When a mouse smells a cat, it instinctively avoids the feline or risks becoming dinner. How? A Northwestern University study involving olfactory receptors, which underlie the sense of smell, provides evidence that a single gene is necessary for the behavior.
A research team led by neurobiologist Thomas Bozza has shown that removing one olfactory receptor from mice can have a profound effect on their behavior. The gene, called TAAR4, encodes a receptor that responds to a chemical that is enriched in the urine of carnivores. While normal mice innately avoid the scent marks of predators, mice lacking the TAAR4 receptor do not.
The study, published April 28 in the journal Nature, reveals something new about our sense of smell: individual genes matter.
Unlike our sense of vision, much less is known about how sensory receptors contribute to the perception of smells. Color vision is generated by the cooperative action of three light-sensitive receptors found in sensory neurons in the eye. People with mutations in even one of these receptors experience color blindness.
"It is easy to understand how each of the three color receptors is important and maintained during evolution," said Bozza, an author of the paper, "but the olfactory system is much more complex."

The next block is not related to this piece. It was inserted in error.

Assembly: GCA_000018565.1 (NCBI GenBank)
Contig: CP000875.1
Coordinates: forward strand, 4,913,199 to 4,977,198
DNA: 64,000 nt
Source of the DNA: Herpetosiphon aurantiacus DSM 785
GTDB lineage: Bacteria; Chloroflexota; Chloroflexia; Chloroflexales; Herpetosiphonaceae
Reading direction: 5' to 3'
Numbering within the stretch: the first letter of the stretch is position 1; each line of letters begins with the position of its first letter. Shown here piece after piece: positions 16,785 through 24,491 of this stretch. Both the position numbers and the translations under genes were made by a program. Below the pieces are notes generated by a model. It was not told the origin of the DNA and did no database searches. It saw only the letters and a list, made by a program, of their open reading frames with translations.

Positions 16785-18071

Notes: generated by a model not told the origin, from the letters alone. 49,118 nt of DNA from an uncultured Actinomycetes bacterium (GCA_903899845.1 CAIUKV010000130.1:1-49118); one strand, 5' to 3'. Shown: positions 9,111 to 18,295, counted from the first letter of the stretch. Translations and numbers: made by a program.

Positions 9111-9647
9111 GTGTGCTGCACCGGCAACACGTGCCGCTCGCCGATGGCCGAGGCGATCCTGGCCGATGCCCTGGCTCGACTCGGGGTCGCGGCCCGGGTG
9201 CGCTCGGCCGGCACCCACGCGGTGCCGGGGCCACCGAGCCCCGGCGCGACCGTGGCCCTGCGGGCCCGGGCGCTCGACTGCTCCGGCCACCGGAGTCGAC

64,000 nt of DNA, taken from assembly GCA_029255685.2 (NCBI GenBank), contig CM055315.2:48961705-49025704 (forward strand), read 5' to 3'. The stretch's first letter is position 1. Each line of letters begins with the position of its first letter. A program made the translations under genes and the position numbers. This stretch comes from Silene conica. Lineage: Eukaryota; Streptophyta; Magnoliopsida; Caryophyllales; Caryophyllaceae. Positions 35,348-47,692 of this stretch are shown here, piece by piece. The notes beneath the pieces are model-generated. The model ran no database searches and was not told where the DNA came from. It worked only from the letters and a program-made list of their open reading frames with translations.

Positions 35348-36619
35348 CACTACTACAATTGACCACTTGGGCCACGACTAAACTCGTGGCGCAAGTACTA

In contrast to the three color receptors, humans have 380 olfactory receptor genes, while mice have more than 1,000. Common smells like the fragrance of coffee and perfumes typically activate many receptors.
"The general consensus in the field is that removing a single olfactory receptor gene would not have a significant effect on odor perception," said Bozza, an assistant professor of neurobiology in the Weinberg College of Arts and Sciences.
Bozza and his colleagues tested this assumption by genetically removing a specific subset of olfactory receptors called trace amine-associated receptors, or TAARs, in mice. Mice have 15 TAARs. One is
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